Thanks, Candace Fleming, for posting about how you organize your research. It's great to hear how writers, especially nonfiction authors, deal with this during a book project. I thought I'd join in and post about my own organization.
Like most nonfiction authors I LOVE research. Sometimes it is tough to figure out when it is time to stop researching. And sometimes research takes me in a totally different direction.
Like Candace, I have lots of piles in my office. You can usually tell what I'm working on if you take a look at the size of the piles. The current project usually has the largest pile or piles.
I begin each project by scrawling a chapter outline on a white board. Although this outline usually changes I keep a folder for each chapter. Articles, index cards, post-it notes and post cards/photos fill the folders. Their order can be changed at any time. Those stacks on the floor also include books and notebooks. I use small notebooks for my interviews.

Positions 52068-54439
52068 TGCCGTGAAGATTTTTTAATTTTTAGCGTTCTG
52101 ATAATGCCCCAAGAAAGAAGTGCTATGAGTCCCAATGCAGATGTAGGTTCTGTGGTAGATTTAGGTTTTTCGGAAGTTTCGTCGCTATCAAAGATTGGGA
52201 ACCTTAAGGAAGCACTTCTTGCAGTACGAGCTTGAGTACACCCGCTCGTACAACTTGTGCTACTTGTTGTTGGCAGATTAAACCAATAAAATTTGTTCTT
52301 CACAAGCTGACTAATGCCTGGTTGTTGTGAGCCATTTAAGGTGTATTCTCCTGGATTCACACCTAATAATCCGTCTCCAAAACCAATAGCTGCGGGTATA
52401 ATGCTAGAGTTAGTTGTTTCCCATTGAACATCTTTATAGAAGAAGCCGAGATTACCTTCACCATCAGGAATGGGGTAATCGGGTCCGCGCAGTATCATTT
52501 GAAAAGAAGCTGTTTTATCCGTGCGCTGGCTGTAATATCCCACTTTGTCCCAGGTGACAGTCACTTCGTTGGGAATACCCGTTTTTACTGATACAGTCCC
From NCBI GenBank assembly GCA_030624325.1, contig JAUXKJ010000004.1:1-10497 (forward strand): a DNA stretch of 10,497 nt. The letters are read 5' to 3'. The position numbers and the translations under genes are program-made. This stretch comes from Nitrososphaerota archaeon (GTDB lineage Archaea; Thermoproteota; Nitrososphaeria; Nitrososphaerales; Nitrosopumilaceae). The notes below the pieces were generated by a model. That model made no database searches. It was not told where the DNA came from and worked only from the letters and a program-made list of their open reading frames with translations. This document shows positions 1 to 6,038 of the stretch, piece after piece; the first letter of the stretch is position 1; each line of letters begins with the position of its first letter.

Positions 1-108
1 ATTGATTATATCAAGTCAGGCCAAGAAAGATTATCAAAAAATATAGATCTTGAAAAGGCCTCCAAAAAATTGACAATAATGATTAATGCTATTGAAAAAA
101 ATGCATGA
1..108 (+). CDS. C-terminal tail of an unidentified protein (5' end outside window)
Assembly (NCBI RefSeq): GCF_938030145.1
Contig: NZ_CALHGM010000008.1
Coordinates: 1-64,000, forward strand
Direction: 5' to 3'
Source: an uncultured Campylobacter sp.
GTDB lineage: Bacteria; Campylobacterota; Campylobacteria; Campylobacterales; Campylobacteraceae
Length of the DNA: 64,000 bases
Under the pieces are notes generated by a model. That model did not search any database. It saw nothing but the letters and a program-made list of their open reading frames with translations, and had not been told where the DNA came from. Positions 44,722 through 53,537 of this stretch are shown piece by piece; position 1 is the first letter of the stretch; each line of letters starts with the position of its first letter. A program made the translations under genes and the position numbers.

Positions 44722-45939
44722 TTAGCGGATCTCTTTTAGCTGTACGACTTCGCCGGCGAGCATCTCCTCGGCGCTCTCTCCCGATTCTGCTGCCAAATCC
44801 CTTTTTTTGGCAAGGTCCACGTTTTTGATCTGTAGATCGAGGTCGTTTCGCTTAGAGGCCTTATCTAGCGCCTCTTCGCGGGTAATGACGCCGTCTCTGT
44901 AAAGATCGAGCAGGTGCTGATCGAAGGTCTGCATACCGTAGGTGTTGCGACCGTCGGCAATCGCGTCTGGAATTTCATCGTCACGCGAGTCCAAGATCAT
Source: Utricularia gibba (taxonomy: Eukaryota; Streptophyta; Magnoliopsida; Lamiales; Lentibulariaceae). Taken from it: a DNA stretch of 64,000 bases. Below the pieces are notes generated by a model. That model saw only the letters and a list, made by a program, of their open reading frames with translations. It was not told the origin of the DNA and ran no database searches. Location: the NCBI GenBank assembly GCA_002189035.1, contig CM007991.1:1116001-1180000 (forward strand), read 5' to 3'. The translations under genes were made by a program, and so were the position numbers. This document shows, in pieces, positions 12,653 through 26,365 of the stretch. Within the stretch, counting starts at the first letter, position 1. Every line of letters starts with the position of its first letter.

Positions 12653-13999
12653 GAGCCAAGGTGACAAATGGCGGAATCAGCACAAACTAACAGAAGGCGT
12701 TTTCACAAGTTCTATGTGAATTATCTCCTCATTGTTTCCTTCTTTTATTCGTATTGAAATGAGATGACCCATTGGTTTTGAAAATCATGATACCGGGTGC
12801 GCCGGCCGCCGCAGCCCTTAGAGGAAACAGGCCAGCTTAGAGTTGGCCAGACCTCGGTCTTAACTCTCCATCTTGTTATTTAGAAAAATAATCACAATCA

When I worked on Sniffer Dogs, I also had lots of materials on dogs, breeds of dogs, and the scent of smell. Since I took the majority of the photos for that book, I also kept a photo log with dates, dog ID and caption info.
After a book is completed I go through the stacks. I donate any extra books I don't need to keep to my local library. I sort through everything, compile what I want to keep, and store it away.
I grow as an author and researcher with each book. I pick up different research habits and explore new ways to keep everything straight. For a recent biography, I learned how to use my iPad's Evernote app to photograph documents and microfilm. It made the microfilm so much easier to read and saved me lots of time in the library.
Like Candace, I would never dream of using anyone else for my research. That's the icing on the writing cupcake! It moves my book forward and helps shape it's style.
I'd love to hear how others organize their research. Consider yourself "tagged."